Monday of this week got lost between Labor Day and catching up on the workload. And I don’t have much to show for the weekend either! So no new great art today. Instead, some aimless ramblings around the subject of painting en plein air.
Sometimes you hang onto a thing because it represents a memory. Same goes for a painting. The one above depicts the parking lot of the Sears Auto Center in Salem, NH, on the day that I had the flat tire on my way, with Sharon, to paint at the Boston Arboretum. This may not be one of my masterpieces, but I daresay it’s not bad for a parking lot. Especially an empty parking lot. How bad is it when an empty parking lot is the most interesting thing in sight? So I love this one like I love the crippled kitten I just adopted. (Can’t talk more about the kitten until I have a photo or painting to illustrate the story.)
Another memory committed to painting is this sunset, experienced somewhere, not sure exactly where, in Rhode Island this summer.
I believe I can safely posit that no sunset can successfully be captured en plein air. This is therefore obviously from a photograph. The size is 8 by 10, but I am considering a larger version of it. Maybe as large as 30 by 40.
Oh, and speaking of largeness, I just bought one of those Gloucester easels–the type of easel I compared to a teepee in an earlier post. Brand is Beauport, and Artists Supply Warehouse had such a deal on them that I could not resist, with the encouragement of Stapleton Kearns. Not his money, of course, but when one needs someone else to validate one’s crazy spending decisions, one must seek the advice of the one person whom one can count on to validate said crazy decision. Why crazy? Because I had previously resolved to concentrate more on portraiture and studio work as opposed to plein air landscape painting. The Gloucester easel means going big–16 by 20 and up–in format. Going big in plein air painting is a new commitment, a major commitment.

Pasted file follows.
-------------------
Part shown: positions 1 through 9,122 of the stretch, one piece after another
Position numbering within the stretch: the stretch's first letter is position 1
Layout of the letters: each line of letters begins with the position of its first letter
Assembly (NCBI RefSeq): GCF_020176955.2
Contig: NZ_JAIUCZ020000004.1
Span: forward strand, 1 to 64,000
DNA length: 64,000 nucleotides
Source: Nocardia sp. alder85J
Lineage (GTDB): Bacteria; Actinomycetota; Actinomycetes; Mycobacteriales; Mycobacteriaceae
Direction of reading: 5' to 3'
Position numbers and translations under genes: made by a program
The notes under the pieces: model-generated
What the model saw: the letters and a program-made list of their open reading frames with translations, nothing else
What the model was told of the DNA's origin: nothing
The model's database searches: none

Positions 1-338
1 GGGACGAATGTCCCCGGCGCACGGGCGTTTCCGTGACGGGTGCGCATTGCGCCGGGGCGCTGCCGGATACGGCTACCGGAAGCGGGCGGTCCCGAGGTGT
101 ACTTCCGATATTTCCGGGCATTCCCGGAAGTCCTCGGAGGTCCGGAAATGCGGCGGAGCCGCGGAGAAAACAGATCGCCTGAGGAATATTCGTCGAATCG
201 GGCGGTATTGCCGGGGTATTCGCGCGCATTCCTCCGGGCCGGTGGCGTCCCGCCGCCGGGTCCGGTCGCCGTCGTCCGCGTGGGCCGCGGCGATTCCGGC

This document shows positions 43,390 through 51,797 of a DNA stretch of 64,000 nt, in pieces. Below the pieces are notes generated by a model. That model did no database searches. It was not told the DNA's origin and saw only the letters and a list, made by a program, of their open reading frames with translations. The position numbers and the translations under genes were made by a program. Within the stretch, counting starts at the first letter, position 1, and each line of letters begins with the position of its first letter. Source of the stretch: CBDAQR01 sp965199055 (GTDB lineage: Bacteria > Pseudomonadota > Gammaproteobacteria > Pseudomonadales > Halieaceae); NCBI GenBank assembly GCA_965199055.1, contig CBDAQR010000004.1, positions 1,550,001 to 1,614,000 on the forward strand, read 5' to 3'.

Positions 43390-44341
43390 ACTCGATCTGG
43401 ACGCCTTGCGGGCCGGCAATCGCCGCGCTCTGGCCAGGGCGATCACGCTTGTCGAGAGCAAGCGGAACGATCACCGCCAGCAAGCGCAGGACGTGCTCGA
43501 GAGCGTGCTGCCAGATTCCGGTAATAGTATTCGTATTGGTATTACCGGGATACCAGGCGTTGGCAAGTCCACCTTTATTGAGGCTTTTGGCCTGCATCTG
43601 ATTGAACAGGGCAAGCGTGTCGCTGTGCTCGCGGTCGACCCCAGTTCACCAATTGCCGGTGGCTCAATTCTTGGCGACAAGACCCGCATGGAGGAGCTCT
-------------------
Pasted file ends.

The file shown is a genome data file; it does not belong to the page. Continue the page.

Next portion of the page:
Acquiring the easel is only half the way toward large format outdoor painting–I’ll have to figure out a way to deal with the larger wet paintings. I may need a supply of larger brushes. I’ll need a large paint box to rest on those two bars creating the “V”–my current pochade box has a lid that I’m afraid will cause it to tip backwards if the box is not attached to a tripod. And I will definitely need a sherpa–my granddaughter’s Great Dane might have to be pressed into service.
Tomorrow I will try it out for International Plein Air Painters annual paint out. We will be at Lake Massabesic, with parking close enough that the wet painting and the weight of my gear should not be an obstacle. I should also be able to find something more interesting to paint than the parking lot itself, but who knows? It’s a pretty, woodsy parking lot, and I could be onto a series.